Fitness & Health

I want to be purple

Ali Schwabe | Fulcrum Staff

AFTER A BRIEF love affair with running in the fourth grade—I came 35th out of about 180 students at a cross-country meet—I officially broke up with the sport. Since then, we’ve flirted a few times, but each time something about it pushed me away. I hate how running makes me wake up early. I am not a fan of how sweaty it gets me. I get frustrated because I start in one place, and with running as my companion for 20, 30, or 40 mintues, I still end up right back where I started. I dislike how guilty I feel when I take a break from running and hang out with walking instead. And I’m miserable when I commit to running—instead of a mutually beneficial relationship, I get fire in my lungs and a cramp in my side.

But at the end of last summer, something changed. I saw a bunch of other people enjoying running, and I got a little jealous. Then my dad introduced me to a new way to run. In the first week of the training program, you run for one minute and then you walk for one minute. Repeat for a total of about 20 minutes. You only do it three to four times a week, and the next week you up the amount of time you’re running for, while maintaining a one-minute walk break, and so on.

Following this program for two months, I became a runner. Sure, I still need to take walking breaks. And yeah, I haven’t suddenly become a fan of waking up at the crack of dawn. And I’m really, really, really slow. But I do it. A couple of times a week, I run.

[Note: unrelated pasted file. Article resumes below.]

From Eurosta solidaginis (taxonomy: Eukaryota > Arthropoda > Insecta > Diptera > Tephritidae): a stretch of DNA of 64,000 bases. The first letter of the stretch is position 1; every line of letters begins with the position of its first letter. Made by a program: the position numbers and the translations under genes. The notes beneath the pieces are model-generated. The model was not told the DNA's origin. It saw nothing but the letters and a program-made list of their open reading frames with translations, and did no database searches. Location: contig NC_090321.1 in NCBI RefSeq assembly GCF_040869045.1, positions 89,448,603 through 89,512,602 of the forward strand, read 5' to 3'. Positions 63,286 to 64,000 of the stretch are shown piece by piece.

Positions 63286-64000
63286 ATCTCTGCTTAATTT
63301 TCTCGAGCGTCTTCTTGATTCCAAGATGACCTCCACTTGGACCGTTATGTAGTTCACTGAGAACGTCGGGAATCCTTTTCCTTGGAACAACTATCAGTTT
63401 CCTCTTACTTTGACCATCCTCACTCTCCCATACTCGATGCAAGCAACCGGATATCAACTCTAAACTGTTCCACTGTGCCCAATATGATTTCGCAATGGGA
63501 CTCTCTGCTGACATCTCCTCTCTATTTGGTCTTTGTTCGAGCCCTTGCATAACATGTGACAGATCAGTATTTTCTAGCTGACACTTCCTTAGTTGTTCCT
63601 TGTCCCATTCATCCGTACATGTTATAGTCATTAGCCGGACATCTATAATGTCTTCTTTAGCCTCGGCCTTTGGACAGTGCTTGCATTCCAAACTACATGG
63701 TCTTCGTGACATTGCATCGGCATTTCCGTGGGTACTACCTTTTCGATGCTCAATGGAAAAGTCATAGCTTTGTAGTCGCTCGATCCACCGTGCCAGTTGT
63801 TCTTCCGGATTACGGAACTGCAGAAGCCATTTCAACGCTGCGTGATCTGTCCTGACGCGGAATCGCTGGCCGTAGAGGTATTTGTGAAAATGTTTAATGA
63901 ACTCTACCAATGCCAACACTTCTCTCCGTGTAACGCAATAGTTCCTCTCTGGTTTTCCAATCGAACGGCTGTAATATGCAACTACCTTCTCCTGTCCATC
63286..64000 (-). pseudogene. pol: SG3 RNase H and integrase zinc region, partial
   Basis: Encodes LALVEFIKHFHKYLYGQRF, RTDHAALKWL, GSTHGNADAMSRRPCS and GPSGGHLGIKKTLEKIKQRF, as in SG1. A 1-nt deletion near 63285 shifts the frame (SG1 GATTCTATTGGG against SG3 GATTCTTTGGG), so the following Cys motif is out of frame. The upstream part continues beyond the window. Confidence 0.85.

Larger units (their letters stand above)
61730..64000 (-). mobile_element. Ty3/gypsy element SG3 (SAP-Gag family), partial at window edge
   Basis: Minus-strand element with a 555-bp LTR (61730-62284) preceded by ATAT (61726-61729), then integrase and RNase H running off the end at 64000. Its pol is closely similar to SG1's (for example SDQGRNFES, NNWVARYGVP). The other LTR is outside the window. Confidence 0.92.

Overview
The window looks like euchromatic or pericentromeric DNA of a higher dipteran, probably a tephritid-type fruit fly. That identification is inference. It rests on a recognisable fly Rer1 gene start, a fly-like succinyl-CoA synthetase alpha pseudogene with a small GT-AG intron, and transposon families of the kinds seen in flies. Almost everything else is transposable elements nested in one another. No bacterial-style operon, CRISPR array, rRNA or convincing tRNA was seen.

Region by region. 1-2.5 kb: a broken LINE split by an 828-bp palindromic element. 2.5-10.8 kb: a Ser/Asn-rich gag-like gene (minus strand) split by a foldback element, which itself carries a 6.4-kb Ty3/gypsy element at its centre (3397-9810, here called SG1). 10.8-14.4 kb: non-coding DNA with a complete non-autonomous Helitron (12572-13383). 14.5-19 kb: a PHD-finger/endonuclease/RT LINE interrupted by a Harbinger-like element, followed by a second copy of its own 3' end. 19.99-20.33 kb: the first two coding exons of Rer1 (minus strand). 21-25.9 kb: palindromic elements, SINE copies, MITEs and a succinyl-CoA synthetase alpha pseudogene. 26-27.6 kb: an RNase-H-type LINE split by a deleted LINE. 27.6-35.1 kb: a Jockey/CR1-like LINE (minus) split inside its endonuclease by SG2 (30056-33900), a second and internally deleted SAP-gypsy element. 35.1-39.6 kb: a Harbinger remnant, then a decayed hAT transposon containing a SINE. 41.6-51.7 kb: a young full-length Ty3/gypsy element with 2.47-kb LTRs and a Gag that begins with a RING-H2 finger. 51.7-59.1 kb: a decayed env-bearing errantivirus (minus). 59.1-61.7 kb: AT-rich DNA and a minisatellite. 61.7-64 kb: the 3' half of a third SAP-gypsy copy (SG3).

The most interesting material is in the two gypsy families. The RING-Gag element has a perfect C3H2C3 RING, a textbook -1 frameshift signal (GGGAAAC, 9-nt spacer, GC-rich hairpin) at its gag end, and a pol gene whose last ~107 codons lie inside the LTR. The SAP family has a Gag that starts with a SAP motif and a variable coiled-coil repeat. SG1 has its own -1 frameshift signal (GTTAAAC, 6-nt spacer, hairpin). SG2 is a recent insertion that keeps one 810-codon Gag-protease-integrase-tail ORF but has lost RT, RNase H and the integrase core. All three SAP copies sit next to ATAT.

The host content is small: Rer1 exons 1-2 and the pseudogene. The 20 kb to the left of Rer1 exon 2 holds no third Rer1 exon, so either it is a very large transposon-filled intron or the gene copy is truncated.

Running in and of itself still isn’t that incredible to me. Now that I know I can do it, one of the only reasons I continue to is because I know logically that it’s healthy. I don’t get that runner’s high people talk about. A lot of it is convenience: I can throw on my running shoes and be on my way—no need to remember a gym pass or a lock. I can simply go.

Enter Color Vibe 5K—a race where participants wear a white shirt and become a canvas. As you run through the course loop, volunteers at various “colour stations” throw dyed cornstarch at you, so by the time you cross the finish line, you’re a vivid masterpiece.

Sounds awesome, right? Well this past Saturday, I participated in the Ottawa event. It was my first-ever race and the only motivation I’ve had to drag my butt out of bed to run in the mornings since school has started. I had an exciting event to look forward to—and a reason to not be the slowest person on the planet.

I trained. Trained! Me, the girl whose co-worker asked incredulously, “Wait—you’re athletic?” as I explained to him I was running a 5K while simultaneously using my teeth to rip into a tub of Ben & Jerry’s.

Yes, I am athletic. I ran the course in the pouring rain and cold, and came in at 33 minutes, a record I haven’t hit since I was nine! Seeing a puff of colour off in the distance was enough motivation to keep me going. “I’ll just keep running till I get to the purple. I want to be purple!” Repeat for pink, blue, yellow, and orange, and bam! You’ve beat your record time and you’re covered in colours.

The race was fun, I feel good about myself, and I’m ready to hit the canal pathway tomorrow morning. Who knows when another race is going to come up? Maybe next time, I can crack 30 minutes!